Batya’s 15-month-old daughter suffers from a rare genetic malformity of the brain that requires daily medication. But on 7 October, all the clinics in Ashkelon, where Batya lives with her husband and five children, suddenly closed.

13 kilometres from the Gaza border, Ashkelon was being pounded by heavy rocket fire. But all 34-year-old Batya could think about was the need to find the medicine that would keep her baby alive.

Eventually, she found a hospital in northern Tel Aviv that could supply her with her daughter’s medication. While the rocket attacks continued, she and her family left their home and travelled to Tel Aviv, and the seven of them moved into a one-bedroom apartment near the hospital.

In Tel Aviv, the family had nothing. As well as taking care of her daughter, Batya also had to occupy and educate her four older children. “Household expenses – all the loans and cuts. It’s truly not an easy time for any of us,” she said.

They were therefore reliant on volunteers from Pitchon Lev who – with a grant from UJIA – delivered essential supplies, including food baskets, baby formula, nappies and baby wipes.

This support continues today, alleviating the financial burden that Batya and her family would otherwise be carrying. The support given to her by Pitchon-Lev and UJIA, she says, has helped her to feel hopeful about the future again.

*Not her real name


Food, water and baby supplies

UJIA provided evacuee families with immediate basic needs, working with the SAHI volunteer network to deliver food, water and hygiene supplies. Our support helped our partners to distribute baby bundles, containing nappies, bottles, toys, dummies and formula, to evacuated families.


Trauma and psychosocial support

UJIA has been working with partners to deliver more than 6,000 sessions with trained emergency therapists to 7 October survivors. We have also funded psychological support for thousands of families whose loved ones were abducted to Gaza, or who have suffered bereavement or injury.

We have funded interventions targeted at specific groups. The Healing Place programme offers vital support for more than 5,000 survivors of the Nova music festival attacks. A hundred IDF soldiers will receive mental-health assistance over the next six months. And we have funded a “doll therapy” programme for children between the ages of three and nine from frontline communities.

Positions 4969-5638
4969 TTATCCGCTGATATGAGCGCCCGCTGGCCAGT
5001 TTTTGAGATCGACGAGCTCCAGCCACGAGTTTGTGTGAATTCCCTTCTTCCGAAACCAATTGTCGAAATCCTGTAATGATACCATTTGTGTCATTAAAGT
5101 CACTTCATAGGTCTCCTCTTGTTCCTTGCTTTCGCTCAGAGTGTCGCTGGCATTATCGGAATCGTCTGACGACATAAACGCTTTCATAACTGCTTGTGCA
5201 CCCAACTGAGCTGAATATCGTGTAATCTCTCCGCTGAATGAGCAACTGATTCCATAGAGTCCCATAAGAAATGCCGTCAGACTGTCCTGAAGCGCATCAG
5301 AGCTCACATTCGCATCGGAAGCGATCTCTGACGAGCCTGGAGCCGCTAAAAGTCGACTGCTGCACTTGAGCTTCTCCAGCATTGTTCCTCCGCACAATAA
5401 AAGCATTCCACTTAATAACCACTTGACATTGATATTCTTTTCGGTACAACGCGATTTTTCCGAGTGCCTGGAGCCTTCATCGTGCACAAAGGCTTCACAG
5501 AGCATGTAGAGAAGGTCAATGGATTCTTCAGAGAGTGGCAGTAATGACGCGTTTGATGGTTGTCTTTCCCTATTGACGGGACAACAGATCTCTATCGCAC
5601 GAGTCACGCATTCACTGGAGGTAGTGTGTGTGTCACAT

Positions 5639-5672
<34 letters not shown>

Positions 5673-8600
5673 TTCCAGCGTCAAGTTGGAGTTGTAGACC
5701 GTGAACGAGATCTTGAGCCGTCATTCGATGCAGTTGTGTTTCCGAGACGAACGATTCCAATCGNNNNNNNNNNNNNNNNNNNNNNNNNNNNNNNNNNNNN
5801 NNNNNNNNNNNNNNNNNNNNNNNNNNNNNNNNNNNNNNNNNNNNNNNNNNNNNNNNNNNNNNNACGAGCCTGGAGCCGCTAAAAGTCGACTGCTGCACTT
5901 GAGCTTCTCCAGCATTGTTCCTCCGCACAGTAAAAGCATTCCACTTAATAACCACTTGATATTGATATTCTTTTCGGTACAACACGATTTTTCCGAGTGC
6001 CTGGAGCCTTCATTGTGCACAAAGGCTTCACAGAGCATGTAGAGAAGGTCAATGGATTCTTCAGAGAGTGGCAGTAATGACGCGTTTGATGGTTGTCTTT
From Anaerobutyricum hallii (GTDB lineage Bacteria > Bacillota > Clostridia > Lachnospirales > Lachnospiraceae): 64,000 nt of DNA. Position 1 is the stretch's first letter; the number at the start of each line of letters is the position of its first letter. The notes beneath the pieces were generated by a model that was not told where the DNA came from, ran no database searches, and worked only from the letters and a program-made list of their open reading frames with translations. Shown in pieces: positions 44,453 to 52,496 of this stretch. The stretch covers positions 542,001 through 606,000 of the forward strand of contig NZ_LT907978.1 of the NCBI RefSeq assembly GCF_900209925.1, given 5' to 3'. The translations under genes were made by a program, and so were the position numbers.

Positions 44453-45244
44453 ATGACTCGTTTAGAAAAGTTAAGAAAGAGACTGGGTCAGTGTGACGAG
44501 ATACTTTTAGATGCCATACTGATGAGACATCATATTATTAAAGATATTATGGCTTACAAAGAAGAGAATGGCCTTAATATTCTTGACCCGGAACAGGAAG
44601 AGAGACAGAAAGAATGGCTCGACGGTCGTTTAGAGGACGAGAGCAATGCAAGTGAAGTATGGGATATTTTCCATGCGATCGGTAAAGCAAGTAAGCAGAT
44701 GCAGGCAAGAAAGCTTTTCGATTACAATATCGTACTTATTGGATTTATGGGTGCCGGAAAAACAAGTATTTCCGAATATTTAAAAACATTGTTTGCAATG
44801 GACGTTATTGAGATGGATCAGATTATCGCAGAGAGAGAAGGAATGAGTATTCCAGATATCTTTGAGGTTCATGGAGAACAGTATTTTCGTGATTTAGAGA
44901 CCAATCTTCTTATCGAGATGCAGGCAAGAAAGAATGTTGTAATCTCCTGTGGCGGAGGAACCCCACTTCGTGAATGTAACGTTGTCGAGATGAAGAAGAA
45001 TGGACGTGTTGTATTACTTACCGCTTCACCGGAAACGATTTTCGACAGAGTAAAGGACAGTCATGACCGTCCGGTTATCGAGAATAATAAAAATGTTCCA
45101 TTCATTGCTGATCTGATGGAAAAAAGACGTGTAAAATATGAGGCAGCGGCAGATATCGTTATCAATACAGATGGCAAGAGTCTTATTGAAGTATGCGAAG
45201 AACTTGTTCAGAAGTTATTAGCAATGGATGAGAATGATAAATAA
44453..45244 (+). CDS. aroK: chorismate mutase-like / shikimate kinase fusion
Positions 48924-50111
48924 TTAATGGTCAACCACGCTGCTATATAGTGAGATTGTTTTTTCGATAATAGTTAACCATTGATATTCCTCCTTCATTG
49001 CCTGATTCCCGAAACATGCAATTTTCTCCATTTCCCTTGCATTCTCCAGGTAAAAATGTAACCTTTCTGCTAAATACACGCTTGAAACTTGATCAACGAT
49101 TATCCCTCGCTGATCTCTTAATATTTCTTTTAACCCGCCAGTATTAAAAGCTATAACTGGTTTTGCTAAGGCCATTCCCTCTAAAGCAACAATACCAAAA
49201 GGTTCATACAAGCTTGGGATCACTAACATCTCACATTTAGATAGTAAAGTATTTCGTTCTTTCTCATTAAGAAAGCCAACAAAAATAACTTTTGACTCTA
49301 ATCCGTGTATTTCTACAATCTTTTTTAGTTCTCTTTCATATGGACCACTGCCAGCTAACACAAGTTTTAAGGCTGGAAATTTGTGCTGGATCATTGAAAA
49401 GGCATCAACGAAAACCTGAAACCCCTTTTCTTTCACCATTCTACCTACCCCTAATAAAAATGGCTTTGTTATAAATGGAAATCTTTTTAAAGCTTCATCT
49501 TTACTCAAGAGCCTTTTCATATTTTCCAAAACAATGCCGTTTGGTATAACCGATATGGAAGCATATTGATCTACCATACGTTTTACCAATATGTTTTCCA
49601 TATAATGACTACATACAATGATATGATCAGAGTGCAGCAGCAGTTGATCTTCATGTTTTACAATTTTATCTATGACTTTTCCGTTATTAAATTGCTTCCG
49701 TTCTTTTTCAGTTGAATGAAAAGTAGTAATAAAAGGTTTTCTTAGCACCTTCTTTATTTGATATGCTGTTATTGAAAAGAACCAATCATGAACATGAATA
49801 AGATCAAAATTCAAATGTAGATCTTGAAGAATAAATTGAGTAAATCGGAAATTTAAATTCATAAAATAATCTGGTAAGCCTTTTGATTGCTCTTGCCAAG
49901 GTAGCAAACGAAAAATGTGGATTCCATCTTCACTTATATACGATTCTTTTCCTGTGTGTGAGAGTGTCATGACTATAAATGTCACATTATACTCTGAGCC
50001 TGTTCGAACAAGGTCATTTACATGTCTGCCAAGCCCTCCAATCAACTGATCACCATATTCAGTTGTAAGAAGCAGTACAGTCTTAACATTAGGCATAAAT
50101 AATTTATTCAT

Children’s activities

Support from UJIA has helped to establish daycare facilities, and equipped playrooms for evacuee families in three hotels. Our grantees provide entertainment and enrichment activities for displaced children, in an effort to create a desperately needed sense of normality. And we have provided children from Bedouin communities with workbooks and games.


Volunteers

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Photo by Blake Ezra at the site of the Nova festival during a UJIA mission

Many Israeli farmers were drafted into the reserves following 7 October, or were unable to employ their usual farmhands. UJIA and Birthright Israel teamed up to offer a two-week volunteering programme for 60 young British Jews between the ages of 20 and 40. Run in December and again in January, the programme recruited volunteers to harvest, sort and pack fruit and other agricultural produce.




None of this would have been possible without the rapid and generous support of our donors. But our work does not end here.

In the immediate aftermath of 7 October, we focused on addressing the vital needs of survivors and their families. Now, six months on, we are looking at where funds will be needed in the medium and longer term.

We are already planning how we can support recovery and reconstruction – with diligence, focus and care.

Israel may have changed irrevocably, but we want to make sure that the country that emerges from the ashes of 7 October is even stronger and more resilient than before.

Now more than ever, Israel needs our support. Donate below: